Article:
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Argument Preview: US ex rel. Eistenstein v. City of New York

LA Akin Gump associate Scott Street previews tomorrow’s second argument.

Tomorrow in U.S. ex rel. Eisenstein v. City of New York, No. 08-660, the Supreme Court will decide how long a private False Claims Act plaintiff has to file a notice of appeal when the government declines to intervene in the case.

Eisenstein arose out of New York City’s decision to require government employees who do not live in the City to pay a fee equivalent to the municipal income taxes paid by employees who do live there. Eisenstein and four other city employees who do not live in New York sued the city, pro se, alleging that the policy violated – among other things – the federal False Claims Act, which imposes civil liability on any person who “knowingly presents, or causes to be presented, to an officer or employee of the United States Government . . . a false or fraudulent claim for payment or approval.” The False Claims Act is unique because, while the federal government is always the real party in interest (as the one allegedly being defrauded), the statute allows a private plaintiff to sue qui tam (on the government’s behalf). The United States does not even need to participate in the litigation—the government can choose to intervene and take over the litigation if it wishes but, even if it decides not to do so, it has a right to be involved in the action and receives the bulk of any monetary recovery. The government also has a right to intervene later, if it can show good cause for doing so.

The district court dismissed Eisenstein’s claim for failure to state a claim and entered final judgment in favor of the City. Eisenstein filed his notice of appeal from that judgment 54 days later. Six months after Eisenstein filed his notice of appeal, the Second Circuit ordered the parties to brief the issue of what time limit for filing the notice of appeal applied in this case, where the action was conducted in the name of the United States but the government had declined to intervene. Rule 4(a)(1)(A) of the Federal Rules of Appellate Procedure gives a party thirty days to appeal in a civil case but Rule 4(a)(1)(B) gives “any party” sixty days to appeal when the United States is a party to the action. A month later, the City filed a motion to dismiss the appeal as untimely.

The Second Circuit ultimately decided that, because the United States was not a “party” to the action, the special sixty-day time limit did not apply. Therefore, it dismissed the appeal as untimely.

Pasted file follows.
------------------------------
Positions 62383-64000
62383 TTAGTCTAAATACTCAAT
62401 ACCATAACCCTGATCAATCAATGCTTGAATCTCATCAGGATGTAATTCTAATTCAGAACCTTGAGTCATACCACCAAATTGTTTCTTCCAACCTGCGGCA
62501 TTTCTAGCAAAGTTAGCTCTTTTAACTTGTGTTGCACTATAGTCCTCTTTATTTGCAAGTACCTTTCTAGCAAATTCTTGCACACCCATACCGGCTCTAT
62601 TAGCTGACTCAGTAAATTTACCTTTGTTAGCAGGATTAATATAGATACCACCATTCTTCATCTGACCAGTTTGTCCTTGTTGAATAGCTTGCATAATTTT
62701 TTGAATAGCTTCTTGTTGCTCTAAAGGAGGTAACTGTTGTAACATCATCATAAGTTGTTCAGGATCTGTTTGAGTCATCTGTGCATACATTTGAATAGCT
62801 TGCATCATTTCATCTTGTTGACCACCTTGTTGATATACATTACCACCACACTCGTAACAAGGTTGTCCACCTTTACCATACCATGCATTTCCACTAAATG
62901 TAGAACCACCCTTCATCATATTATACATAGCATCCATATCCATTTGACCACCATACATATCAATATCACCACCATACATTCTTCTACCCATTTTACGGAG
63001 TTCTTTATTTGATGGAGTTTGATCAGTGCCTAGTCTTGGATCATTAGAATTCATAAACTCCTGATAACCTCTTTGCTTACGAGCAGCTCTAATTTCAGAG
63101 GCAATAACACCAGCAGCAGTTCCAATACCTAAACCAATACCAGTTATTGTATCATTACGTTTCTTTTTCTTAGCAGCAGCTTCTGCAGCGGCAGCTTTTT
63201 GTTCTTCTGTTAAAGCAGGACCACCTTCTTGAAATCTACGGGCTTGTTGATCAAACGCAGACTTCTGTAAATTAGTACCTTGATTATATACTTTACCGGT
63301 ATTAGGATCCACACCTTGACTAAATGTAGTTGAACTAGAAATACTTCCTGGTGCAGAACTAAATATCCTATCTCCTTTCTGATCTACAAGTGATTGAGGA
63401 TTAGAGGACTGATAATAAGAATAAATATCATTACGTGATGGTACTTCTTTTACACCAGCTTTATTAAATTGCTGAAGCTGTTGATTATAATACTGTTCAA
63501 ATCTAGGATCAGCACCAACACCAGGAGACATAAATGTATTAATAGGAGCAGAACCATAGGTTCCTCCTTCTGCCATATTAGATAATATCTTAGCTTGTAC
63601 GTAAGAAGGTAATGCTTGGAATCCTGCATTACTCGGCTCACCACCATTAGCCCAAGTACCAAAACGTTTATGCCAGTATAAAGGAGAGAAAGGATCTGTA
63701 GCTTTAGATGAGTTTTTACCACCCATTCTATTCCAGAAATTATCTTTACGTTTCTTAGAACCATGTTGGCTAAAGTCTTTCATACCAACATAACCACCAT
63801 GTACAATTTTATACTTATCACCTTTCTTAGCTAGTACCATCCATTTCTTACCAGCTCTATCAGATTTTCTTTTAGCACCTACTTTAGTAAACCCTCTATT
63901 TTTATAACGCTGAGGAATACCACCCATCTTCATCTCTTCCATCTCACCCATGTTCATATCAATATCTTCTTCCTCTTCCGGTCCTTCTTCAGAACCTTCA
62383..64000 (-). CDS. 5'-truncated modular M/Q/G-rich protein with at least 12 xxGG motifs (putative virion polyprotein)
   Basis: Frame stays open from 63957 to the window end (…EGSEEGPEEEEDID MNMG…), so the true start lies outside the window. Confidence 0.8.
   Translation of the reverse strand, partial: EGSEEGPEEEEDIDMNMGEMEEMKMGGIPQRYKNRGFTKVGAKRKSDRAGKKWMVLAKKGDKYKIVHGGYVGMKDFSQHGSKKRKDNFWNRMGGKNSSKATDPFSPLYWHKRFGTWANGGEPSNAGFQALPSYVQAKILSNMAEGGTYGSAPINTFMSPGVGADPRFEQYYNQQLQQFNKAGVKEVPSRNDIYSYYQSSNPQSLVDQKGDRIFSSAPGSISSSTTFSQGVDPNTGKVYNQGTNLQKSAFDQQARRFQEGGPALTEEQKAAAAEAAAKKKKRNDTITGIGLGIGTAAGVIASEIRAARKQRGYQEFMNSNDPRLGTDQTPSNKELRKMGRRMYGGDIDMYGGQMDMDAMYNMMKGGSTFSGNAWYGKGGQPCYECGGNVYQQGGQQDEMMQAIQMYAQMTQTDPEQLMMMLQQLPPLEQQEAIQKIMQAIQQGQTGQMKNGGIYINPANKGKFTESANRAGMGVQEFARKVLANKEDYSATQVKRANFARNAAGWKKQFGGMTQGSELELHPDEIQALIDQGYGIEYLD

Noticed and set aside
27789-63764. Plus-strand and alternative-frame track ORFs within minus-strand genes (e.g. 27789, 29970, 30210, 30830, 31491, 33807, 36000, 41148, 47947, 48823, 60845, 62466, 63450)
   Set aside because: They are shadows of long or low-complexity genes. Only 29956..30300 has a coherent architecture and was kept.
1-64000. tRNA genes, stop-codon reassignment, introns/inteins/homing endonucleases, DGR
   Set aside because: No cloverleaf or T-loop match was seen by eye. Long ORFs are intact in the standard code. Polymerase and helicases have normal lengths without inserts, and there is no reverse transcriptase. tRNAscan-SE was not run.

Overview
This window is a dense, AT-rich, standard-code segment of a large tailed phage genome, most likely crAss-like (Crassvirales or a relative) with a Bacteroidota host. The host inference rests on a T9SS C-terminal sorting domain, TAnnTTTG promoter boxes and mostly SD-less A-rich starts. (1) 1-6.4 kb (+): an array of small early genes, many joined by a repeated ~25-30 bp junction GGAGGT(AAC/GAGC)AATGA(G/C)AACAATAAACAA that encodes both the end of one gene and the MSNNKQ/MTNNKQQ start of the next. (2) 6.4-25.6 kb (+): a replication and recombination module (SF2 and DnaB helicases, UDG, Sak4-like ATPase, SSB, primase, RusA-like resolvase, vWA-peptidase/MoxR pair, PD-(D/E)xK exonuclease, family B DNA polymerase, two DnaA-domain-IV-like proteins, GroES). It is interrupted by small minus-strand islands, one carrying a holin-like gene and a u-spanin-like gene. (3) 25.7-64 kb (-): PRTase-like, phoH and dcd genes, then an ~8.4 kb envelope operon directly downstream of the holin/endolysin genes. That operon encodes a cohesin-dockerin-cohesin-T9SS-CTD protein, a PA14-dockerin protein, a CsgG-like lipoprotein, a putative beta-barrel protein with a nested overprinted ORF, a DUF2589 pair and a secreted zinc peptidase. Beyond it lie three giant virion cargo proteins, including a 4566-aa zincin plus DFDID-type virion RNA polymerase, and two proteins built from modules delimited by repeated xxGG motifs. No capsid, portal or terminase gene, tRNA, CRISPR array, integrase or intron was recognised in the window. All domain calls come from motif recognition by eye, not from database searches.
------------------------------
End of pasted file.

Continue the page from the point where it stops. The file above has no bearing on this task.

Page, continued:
The Second Circuit appointed pro bono counsel for Eisenstein to address the timeliness issue, and the same attorneys filed a petition for certiorari with the Supreme Court.

The petition argued that: (1) the Second Circuit’s decision violated the principle that procedural rules should be given their plain meaning to avoid confusing litigants (especially those proceeding pro se); and (2) the Second Circuit’s decision created a circuit conflict requiring Supreme Court review, especially because of the importance that jurisdictional rules like time limits have in federal court litigation. On this latter point, the petition noted that three of the four other circuits that had considered the question at the time (the Fifth, Seventh, and Ninth Circuits) had found that the sixty-day rule applied even when the government chose not to intervene in the action (in 2008, the Third Circuit reached the same conclusion). Only the Tenth Circuit – in a divided opinion that pre-dated the most recent amendments to the FCA – had found that the thirty-day rule applied.

The City opposed the petition, but it did not dispute the existence of a circuit conflict. Instead, it argued that the Second Circuit reached the right result in the case, and it attacked the reasoning of the Fifth, Seventh, and Ninth Circuits in applying the sixty-day time limit.

The Court granted the petition for certiorari in January 2009.

The parties have always agreed that the United States is the “real party in interest” in a qui tam FCA action, even when it declines to intervene in the action. But they disagree about whether the United States qualifies as a “party” under Rule 4(a) of the FRAP in such a case, and the Supreme Court briefing focuses on that dispute.

Eisenstein argues that the only condition for obtaining “party” status is compliance with Federal Rule of Civil Procedure 17(a), which requires that the action be brought “in the name of the United States.” According to Eisenstein, the combination of the naming requirement and the government’s status as the real party in interest ensures that the United States will be bound by the judgment and protects the defendant from subsequent litigation.